If you regularly get headaches or migraines, you might know some of the triggers that cause them for you. From stress to certain foods, there are all sorts of things that can cause those temples to pound and have you desperately searching for the nearest bottle of ibuprofen. I get it, y'all: I've been getting migraines since puberty, and I've come to learn a thing or two about what causes them, or at least what seems to set them off. Additionally, I tend to find myself getting bad headaches in the fall, but I've never been sure as to why, exactly, that happens.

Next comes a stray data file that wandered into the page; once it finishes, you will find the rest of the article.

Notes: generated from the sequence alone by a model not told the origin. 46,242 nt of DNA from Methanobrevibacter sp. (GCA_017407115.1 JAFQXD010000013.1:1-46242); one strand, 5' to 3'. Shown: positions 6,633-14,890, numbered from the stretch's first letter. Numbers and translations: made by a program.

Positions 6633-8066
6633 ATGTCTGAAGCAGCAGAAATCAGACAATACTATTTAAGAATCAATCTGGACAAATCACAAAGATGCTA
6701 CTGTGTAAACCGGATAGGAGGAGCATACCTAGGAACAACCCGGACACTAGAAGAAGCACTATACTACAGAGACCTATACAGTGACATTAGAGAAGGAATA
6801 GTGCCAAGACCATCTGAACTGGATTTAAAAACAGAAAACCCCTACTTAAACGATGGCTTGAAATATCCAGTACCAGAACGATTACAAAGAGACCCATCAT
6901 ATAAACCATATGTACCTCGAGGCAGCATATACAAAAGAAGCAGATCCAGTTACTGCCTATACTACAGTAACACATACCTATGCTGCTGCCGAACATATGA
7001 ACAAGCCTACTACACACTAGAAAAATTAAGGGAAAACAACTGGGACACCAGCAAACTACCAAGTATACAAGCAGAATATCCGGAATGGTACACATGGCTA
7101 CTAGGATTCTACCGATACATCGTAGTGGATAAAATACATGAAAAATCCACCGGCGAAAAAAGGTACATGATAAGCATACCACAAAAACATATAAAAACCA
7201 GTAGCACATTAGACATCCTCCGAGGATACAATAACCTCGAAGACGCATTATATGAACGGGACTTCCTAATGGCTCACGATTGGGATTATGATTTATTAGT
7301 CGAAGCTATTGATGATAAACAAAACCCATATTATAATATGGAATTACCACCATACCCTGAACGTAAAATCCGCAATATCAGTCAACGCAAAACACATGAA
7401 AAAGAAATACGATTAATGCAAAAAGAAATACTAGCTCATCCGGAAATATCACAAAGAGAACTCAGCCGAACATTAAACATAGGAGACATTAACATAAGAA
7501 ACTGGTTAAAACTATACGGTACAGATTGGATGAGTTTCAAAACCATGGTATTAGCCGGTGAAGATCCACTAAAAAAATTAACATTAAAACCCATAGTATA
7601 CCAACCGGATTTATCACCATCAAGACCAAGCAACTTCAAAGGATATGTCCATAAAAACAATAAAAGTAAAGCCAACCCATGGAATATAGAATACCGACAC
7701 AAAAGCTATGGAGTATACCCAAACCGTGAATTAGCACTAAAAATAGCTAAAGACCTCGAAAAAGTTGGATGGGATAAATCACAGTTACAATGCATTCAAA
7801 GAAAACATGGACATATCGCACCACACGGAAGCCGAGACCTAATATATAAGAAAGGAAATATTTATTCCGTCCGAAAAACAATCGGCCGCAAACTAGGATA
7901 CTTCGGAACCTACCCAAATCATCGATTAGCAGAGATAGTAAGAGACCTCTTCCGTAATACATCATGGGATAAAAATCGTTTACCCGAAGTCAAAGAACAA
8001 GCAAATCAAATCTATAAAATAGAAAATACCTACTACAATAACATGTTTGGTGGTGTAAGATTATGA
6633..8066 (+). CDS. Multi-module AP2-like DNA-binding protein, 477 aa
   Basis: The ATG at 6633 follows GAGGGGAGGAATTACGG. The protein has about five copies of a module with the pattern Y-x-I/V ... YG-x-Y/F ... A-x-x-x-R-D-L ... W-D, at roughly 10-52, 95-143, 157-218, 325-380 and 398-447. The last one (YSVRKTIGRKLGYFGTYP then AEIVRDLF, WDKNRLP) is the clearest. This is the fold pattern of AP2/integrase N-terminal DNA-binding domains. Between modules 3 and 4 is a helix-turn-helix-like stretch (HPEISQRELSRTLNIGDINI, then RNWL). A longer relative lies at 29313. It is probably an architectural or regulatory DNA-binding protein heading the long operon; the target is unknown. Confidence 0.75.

If you get fall headaches, too, you know what I mean, and while it's certainly not a fun issue to deal with, the good news is it's not some random or totally inexplicable phenomenon. According to Dr. Vincent Martin, director of the Headache and Facial Pain Center at the University of Cincinnati Gardner Neuroscience Institute, the change in seasons can bring about all kinds of environmental factors that can, unfortunately, trigger headaches.
Rest assured, there are triggers you can watch out for and steps you can take to help guard against these monster headaches. Take a look at what might cause your autumnal aches, and remember: You're not alone, and you are strong enough to get through the pain.